courtesy of the MoneyMuseum, Zurich
translated by Teresa Teklic
Why was the human head the motif on coins for centuries, no, for millennia? And why did that change in the last 200 years? Ursula Kampmann is looking for answers to these questions in her book “Menschengesichter” (“Human faces”), from which the texts in this series are taken.
Milan. Ludovico Maria Sforza, called “il Moro”, (1494-1500). Testone. Armour-clad bust of Ludovico to the right, above, on an escutcheon, frontal view of bust of Saint Ambrose of Milan. Rv. Crowned Milanese coat of arms to the left, staff with two buckets to the right. © MoneyMuseum, Zurich.
In 1482, Ludovico Sforza, regent of Milan, received the following letter of application: “My Most Illustrious Lord! Having now sufficiently seen and considered the achievements of all those who count themselves masters and artificers of instruments of war, […] I shall endeavour, while intending no discredit to anyone else, to make myself understood to Your Excellency for the purpose of unfolding to you my secrets, and thereafter offering them at your complete disposal, and when the time is right bringing into effective operation all those things which are in part briefly listed below: 1. I have plans for very light, strong and easily portable bridges […]. 3. I have also types of cannon, most convenient and easily portable, with which to hurl small stones almost like a hail-storm […]. 5. Also, I will make covered vehicles, safe and unassailable, which will penetrate the enemy and their artillery […]. 10. In time of peace I believe I can give as complete satisfaction as any other in the field of architecture […]. Also I can execute sculpture in marble, bronze and clay. Likewise in painting, I can do everything possible as well as any other, whosoever he may be.”
Francesco Napoletano, portrait of Ludovico Sforza, around 1494 (detail from the Sforza altar). Source: Wikicommons.
The author of this application was Leonardo da Vinci. Ludovico gave him the job and paid him 2,000 ducats annually for being at his disposal. Plus, da Vinci could expect to be richly rewarded if his works pleased the Duke. This did not simply secure his livelihood, with that kind of money, da Vinci could afford the lifestyle of an aristocrat. 2,000 ducats were the equivalent of 6,400 testones, like the one depicted above. Just to give you an idea: for 4 ducats, or roughly 13 testones, you could buy the coloured luxury edition of the Nuremberg Chronicle, published in 1493.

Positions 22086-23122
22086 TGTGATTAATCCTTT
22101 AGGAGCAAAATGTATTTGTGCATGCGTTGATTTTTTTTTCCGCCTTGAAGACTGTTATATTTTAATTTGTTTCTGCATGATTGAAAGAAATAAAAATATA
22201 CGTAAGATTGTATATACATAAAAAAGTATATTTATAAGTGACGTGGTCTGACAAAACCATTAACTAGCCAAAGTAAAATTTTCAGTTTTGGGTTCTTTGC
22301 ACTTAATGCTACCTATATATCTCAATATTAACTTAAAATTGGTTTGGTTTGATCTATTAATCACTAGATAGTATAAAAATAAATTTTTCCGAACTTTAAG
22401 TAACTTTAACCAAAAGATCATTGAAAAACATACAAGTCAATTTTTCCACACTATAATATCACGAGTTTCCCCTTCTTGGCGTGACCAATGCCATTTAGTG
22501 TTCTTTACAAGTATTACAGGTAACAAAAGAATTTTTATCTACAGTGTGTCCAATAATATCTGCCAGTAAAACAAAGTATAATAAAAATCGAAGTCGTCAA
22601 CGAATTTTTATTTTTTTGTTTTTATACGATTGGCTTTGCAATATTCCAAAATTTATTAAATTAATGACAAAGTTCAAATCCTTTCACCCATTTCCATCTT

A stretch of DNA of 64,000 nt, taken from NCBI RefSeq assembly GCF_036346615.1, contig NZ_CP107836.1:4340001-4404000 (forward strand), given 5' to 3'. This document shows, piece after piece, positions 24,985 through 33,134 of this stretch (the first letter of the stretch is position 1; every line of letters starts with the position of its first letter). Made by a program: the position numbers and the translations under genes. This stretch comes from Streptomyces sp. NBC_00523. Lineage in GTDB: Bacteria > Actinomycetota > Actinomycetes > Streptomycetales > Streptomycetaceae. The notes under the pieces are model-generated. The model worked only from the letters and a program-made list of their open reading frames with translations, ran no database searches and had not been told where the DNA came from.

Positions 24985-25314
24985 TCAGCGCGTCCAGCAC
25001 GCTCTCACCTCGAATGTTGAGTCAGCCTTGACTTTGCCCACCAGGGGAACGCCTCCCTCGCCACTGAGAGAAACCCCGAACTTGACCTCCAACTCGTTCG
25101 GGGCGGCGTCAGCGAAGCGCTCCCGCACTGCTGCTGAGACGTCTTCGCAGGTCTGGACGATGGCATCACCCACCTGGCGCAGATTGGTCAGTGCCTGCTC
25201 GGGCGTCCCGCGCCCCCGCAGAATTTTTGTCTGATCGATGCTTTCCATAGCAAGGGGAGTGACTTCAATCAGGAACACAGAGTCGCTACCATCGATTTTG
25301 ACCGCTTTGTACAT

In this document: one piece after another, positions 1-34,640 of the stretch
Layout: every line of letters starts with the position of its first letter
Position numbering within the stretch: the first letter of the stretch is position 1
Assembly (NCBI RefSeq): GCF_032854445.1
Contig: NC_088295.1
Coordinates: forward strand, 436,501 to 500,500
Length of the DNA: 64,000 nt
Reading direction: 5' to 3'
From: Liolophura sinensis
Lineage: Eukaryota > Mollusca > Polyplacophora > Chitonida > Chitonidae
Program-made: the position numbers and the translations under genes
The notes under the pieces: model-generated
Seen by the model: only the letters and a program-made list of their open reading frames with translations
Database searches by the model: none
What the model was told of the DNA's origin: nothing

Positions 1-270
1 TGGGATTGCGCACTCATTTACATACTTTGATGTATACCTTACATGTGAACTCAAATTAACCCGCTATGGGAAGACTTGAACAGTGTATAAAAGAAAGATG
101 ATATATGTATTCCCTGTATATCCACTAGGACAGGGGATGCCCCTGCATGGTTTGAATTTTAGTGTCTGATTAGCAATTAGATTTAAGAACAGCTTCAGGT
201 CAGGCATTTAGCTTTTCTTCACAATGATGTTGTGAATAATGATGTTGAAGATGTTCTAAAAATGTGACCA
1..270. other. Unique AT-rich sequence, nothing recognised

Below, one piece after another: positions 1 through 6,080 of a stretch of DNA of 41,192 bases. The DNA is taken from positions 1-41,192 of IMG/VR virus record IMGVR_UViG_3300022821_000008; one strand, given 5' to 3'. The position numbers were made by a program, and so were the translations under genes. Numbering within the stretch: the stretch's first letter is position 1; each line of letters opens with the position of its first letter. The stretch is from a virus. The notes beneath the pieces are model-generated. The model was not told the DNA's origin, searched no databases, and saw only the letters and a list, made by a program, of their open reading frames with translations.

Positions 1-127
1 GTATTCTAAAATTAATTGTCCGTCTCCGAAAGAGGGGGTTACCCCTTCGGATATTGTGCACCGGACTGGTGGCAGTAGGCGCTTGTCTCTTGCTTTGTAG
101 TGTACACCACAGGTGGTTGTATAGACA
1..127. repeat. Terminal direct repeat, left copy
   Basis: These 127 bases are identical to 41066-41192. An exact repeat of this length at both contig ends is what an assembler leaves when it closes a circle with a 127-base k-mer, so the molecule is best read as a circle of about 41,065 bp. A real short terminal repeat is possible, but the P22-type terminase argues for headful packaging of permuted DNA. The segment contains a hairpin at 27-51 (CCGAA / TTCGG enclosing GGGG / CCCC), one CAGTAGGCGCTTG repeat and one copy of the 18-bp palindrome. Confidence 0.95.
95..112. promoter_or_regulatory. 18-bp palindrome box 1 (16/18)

Da Vinci’s sketch for the Sforza monument, ca. 1488-1489. Source: Wikicommons.
While da Vinci was well paid for his work, he also had to put all his energy and talent into works commissioned by the Duke. He not only designed military equipment, but simultaneously worked on an equestrian statue of Francesco Sforza, portrayed the individual family members, played the lute, designed festive decorations, dresses, jewellery and whatever else was needed at court.
Da Vinci stayed at “Moro’s” court until 1499, when the French invaded Milan and drove Ludovico Sforza out. Da Vinci moved on and sold his art to whoever was willing to pay the most. His later years were spent in France, in the service of Francis I. Ludovico Sforza also spent his last days in France, however, not as a revered artist but as a prisoner of the king.
From “il Moro” to “il pontifice terribile”: in the next episode, we’ll move on to the machinations of Pope Julius II.
You can find all episodes in the series here.
A German edition of the book “Menschengesichter” is available in print and as ebook on the site of the Conzett Verlag.